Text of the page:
Seeking a new challenge, a promotion or simply wanting a pay rise are all reasons that candidate’s site when looking for a new job. Let’s suppose that you are looking for career progression, what happens when your current employer offers you the chance to progress and gives you a healthy pay rise as well. The obvious would see you screaming YES PLEASE. But its important to take time???
The question is not black and white, and you will probably go through a roller-costa of emotions before you make a definitive decision! Looking at your options, your motivations and your general desire to change jobs should be factors that you need to consider in making the right decision!
Should I stay or should I go?
If you have decided in your heart of heats that your future no longer belongs to your current employer, there is very little that can be done to retain your employment. However, before you make that decision, have a conversation with your employer. Communicate where you want your career path to go. Give your employer the option to accommodate your desires.
If you feel undervalued and under paid, raise this at the right time and in the right channels such as appraisals or one to ones. Substantiate your feelings with facts such as salary surveys or comparisons rather than basing your thoughts on emotion. Give your employer the chance to understand how you are feeling and give them the opportunity to resolve/explain their rational.
If you are generally frustrated and annoyed with your employer, try to rationalise why you are feeling this way. Invariably, those people that enter the job market for the reasons of wanting to move due to negative emotions, will jump from one catastrophe to another. Think very carefully about why you are feeling the way you are. Be honest with yourself. Is your employer always at fault or could you, personally, handle things differently? If there is a slight suggestion that you could do things differently, would it be any different with a new employer?
Promotion is one of the most tangible reasons for anyone wanting to make a career move. If you have explored all options and have come to the conclusion that you have reached a glass ceiling, the time is probably right to start your job search. Be mindful however that there is no rush! Whilst you maybe striving for your next challenge and are keen to be developed, don’t jump at the first thing. Think about what you want and forensically analyse your options to achieve your goal. The recruitment process should be as much for a candidate as it is for an employer. Build a relationship with a recruiter to help you bridge the gulf between current and future skills.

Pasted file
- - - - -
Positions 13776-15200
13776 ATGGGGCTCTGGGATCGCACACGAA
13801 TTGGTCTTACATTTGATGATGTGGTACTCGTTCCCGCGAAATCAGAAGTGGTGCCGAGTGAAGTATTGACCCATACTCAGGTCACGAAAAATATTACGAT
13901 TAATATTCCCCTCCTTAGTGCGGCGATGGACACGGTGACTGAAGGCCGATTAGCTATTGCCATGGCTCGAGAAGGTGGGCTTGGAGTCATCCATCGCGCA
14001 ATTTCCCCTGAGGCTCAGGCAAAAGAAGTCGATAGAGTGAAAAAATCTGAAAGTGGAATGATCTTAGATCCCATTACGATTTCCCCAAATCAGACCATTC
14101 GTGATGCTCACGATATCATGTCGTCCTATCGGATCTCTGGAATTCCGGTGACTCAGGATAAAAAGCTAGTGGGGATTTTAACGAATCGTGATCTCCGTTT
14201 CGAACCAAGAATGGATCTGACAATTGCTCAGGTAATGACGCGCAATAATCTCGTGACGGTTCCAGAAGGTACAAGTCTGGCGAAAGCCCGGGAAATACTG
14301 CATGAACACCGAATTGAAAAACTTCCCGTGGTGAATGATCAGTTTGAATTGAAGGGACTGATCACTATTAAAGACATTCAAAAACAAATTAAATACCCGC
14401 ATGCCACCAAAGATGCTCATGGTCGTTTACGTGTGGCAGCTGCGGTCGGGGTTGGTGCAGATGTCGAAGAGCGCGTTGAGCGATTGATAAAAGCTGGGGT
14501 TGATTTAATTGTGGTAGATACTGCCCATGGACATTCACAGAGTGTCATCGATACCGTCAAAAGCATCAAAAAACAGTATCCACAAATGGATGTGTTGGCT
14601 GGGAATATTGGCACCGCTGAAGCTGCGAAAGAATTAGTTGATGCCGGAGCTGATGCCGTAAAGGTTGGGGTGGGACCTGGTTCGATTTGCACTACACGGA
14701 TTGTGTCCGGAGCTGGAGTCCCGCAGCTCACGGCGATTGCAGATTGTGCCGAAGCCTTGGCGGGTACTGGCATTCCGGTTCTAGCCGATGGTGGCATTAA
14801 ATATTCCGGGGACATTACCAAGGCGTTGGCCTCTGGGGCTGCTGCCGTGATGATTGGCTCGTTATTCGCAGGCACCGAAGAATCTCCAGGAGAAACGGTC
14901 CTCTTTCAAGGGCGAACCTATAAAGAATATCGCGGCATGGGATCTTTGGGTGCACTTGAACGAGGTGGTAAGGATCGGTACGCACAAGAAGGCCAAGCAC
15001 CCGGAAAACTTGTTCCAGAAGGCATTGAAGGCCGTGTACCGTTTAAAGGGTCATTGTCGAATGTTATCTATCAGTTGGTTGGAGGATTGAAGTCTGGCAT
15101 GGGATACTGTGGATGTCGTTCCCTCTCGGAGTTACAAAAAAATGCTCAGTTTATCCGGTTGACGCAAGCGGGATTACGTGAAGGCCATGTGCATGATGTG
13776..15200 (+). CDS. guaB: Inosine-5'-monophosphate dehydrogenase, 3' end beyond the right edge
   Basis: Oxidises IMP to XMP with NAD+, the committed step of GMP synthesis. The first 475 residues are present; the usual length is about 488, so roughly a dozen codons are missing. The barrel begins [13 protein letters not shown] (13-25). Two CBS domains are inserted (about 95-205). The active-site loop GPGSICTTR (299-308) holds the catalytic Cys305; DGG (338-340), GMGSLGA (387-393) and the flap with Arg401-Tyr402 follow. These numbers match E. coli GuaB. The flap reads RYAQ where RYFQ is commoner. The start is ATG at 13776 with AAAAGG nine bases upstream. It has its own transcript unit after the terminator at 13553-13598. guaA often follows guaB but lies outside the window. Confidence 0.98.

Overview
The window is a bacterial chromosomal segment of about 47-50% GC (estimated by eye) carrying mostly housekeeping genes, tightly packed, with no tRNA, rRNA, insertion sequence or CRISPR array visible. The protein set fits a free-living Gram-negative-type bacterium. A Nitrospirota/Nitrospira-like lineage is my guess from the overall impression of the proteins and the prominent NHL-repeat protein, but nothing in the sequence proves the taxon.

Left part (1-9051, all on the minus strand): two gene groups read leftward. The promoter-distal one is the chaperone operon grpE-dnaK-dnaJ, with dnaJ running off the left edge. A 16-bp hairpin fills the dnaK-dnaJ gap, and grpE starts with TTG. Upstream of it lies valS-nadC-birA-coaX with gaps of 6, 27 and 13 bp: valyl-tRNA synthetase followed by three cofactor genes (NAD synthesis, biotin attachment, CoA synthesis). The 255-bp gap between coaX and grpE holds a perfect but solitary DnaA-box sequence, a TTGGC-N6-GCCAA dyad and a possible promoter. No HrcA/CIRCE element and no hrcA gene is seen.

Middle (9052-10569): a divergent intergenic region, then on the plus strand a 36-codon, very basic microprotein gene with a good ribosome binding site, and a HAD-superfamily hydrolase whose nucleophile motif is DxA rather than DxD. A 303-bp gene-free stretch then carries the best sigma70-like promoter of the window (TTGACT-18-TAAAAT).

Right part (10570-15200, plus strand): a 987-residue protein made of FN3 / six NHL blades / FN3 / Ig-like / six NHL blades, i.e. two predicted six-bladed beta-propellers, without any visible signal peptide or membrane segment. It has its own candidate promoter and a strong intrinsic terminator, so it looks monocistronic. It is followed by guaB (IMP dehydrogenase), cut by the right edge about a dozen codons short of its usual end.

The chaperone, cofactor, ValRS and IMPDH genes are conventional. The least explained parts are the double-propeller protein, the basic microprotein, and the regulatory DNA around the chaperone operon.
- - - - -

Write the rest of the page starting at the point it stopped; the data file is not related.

At the point of being successful in a recruitment process, resignation becomes inevitable. In a number of cases employers can be caught unawares. The knee jerk reaction is to respond reactively and persuade you to stay. This can involve an increase in pay, a new and enhanced career path or simply the promise to do things differently in future. Counteroffers are portrayed to be negative, and many people will tell you that they should be discounted out of hand. My advice would be to listen to what your employer is offering and think carefully about the practicalities of any changes.
From a personal perspective, I have followed my emotion when feeling disgruntled and changed jobs. Maybe coincidence however those job moves have never been a success. I have been head hunted with the carrot of more money and career development, however with my hand on my heart, I don’t think they have ever been successful moves either. The line of least resistance is to accept changes to your employment conditions, but for me these have been short term solutions and I often wonder if I had of had a professional conversation prior to relations breaking down, the outcome could have been better for both me and my employer! Without a shadow of doubt, the best career moves that I have personally made have been when I have taken the time to consider what I have needed to further my career. On these occasions, count offers have never been a consideration as at the point of resignation my decisions have been made. In other words, no salary increases, additional challenge or change in process would have enticed me to change my mind.
If you would like to have an informal and confidential chat about this article or you are considering your future career, I would be more than happy to have a discussion with you. You can contact Able Bridge Recruitment on either 0131 202 3215/0141 7397080 or email@example.com